Kansas House again rejects Lawrence lawmaker’s attempt to repeal campus carry

photo by: File photo

Rep. Barbara Ballard, D-Lawrence, urges her fellow House members to pass an amendment to repeal a law requiring colleges and universities to allow people to carry concealed firearms on campus on Thursday, Feb. 1, 2018, at the Statehouse in Topeka. Ballard attempted to pass a similar amendment on Tuesday, March 26, 2019, but it also failed.

Story updated at 2:29 p.m. Wednesday

A Lawrence lawmaker again attempted to repeal part of a state law allowing concealed carry of firearms on college campuses, but her attempt failed.

During debate on the floor of the Kansas House of Representatives on Tuesday, Rep. Barbara Ballard, D-Lawrence, introduced an ultimately unsuccessful amendment to House Bill 2326, which would allow the state to recognize Kansas residents’ gun permits issued in other states and lower the age of concealed carry from 21 to 18.

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Ballard’s amendment would have added the state’s post-secondary institutions to a list of places exempt from the state’s concealed carry law, which mandates that most government-owned buildings in Kansas allow people to carry concealed firearms unless there is adequate security in the building to prevent anyone from bringing in a weapon. She attempted a similar amendment in 2018.

Rep. Dennis “Boog” Highberger, D-Lawrence, spoke in favor of Ballard’s amendment on Tuesday. He said the bill would not prohibit campus carry outright but would give the state’s universities and colleges the opportunity to choose whether to allow it.

He said the law has not yet led to any severe accidents or shootings on campuses, but he knows communities with college campuses do not support it.

“If you believe in local control, why don’t you let the citizens of my town have their say?” Highberger said.

Ballard said the law has hurt campus communities in other ways as well.

“What we have had are faculty members leaving and voicing their opposition to having guns on campus,” she said, mentioning that faculty members fear students could be angry about grades and attack them. “They don’t want to have to carry themselves and that’s what they are most concerned about. They don’t want to be forced to carry a gun to counter someone else coming in with a gun as well.”

Additionally, Ballard said some parents have decided to send their children to out-of-state or private institutions that do not permit concealed carry of firearms.

Ballard’s amendment failed with a 43-75 vote. All of the Democratic lawmakers representing parts of Douglas County in the House voted to approve the amendment. Rep. Jim Karleskint, R-Tonganoxie, voted against it.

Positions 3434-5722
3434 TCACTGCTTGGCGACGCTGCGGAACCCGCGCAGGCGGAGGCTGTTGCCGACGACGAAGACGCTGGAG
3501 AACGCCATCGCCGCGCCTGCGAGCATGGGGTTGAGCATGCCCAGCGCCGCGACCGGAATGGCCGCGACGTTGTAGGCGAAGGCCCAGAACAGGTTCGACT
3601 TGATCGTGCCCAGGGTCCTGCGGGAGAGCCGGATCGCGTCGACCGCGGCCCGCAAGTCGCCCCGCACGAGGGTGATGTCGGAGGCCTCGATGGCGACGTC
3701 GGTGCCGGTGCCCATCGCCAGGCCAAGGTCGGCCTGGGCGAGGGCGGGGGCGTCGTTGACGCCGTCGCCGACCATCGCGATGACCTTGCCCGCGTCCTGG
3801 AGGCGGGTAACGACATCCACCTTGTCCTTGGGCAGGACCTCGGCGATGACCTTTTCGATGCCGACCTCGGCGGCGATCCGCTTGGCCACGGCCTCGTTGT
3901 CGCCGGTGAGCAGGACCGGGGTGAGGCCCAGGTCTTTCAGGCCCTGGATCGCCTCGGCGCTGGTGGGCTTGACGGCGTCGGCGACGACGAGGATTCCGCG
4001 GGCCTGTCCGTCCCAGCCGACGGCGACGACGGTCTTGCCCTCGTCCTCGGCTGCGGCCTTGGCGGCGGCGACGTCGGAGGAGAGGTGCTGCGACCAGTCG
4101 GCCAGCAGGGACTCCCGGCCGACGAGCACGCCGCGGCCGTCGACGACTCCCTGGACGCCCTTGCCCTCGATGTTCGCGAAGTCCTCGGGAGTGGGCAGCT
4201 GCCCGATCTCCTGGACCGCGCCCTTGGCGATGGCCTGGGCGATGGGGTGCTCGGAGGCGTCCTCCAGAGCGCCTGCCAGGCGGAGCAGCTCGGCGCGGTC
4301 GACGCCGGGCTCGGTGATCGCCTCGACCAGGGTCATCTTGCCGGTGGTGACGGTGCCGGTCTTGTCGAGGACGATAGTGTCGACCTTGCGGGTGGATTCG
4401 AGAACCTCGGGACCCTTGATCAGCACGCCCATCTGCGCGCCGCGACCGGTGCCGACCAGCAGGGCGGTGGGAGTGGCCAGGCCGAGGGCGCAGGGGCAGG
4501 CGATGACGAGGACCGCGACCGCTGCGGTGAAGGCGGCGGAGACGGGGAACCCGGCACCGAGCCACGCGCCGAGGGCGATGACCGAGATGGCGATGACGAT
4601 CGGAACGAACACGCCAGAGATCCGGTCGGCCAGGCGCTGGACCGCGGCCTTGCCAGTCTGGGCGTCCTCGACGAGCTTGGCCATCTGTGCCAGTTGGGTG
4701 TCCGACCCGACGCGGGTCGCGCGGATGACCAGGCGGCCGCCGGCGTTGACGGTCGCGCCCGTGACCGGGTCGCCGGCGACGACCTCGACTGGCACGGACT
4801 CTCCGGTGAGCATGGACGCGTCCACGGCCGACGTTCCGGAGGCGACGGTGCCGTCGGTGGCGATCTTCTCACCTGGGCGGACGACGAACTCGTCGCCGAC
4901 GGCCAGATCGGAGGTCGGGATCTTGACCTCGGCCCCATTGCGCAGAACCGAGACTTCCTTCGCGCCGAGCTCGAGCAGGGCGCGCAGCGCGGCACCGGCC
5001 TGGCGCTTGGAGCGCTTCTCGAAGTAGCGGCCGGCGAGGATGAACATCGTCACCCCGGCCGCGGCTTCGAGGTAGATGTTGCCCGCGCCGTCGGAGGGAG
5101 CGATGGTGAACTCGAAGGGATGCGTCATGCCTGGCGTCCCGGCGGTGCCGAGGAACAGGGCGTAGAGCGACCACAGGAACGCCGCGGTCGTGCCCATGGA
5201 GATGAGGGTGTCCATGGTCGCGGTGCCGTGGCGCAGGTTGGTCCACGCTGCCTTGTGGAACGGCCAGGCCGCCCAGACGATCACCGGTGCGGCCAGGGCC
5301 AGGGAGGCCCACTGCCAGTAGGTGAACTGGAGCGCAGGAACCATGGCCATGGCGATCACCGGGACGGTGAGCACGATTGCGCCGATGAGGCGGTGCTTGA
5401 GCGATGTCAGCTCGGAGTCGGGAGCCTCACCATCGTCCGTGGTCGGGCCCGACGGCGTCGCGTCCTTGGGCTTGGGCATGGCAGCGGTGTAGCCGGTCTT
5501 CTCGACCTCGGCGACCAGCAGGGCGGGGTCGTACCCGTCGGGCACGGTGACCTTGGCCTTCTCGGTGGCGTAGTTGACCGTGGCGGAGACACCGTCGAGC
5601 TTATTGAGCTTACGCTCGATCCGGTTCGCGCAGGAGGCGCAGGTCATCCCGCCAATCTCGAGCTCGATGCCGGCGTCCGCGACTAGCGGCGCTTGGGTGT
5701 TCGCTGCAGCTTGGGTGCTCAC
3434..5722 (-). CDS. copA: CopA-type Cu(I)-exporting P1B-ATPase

Rep. Eric Smith, R-Burlington, said that during the debate when the original law was created opponents suggested there would be “anarchy” and “shootouts” in Kansas. But that has not happened, he said.

Back in Lawrence, the amendment did not sit well with some Republican students. Garrett Miller, chairman for the KU College Republicans, said in a statement released Tuesday that Ballard’s attempted amendment would “recklessly endanger students.”

Alex Dwyer, another member of the group, said he felt safer on campus with campus carry in place.

“As a senior at the University of Kansas who has been on campus before and after campus concealed carry took effect, I feel safer today at the University of Kansas than I did during my freshman year,” Dwyer said. “I am extremely disappointed that elected Democrats in the Legislature continue their attacks on Kansas college students’ constitutional rights.”

After Ballard’s amendment failed, Rep. Brandon Woodard, D-Lenexa, who works as a fundraiser for KU Endowment, attempted adding a narrower amendment prohibiting campus carry for gun owners without concealed carry permits, but it failed as well.

The underlying bill received final approval from the House on Wednesday with an 83-41 vote. The bill will be sent to the Senate for consideration.

Gun safety activists Moms Demand Action for Gun Sense in America decried the bill in a statement released on Wednesday. Jo Ella Hoye, leader of the Kansas chapter, said she hoped the Senate would reject the bill.

“This bill is the exact opposite of the gun safety laws that our lawmakers should be prioritizing,” Hoye said. “We haven’t forgotten about the dangerous policy that allows guns in our campus buildings, and this legislation would only exacerbate that danger.”

Correction: A previous version of this article included incomplete details about an amendment proposed by Rep. Brandon Woodard. His amendment would have prohibited campus carry for anyone without a concealed carry permit.

Contact Dylan Lysen

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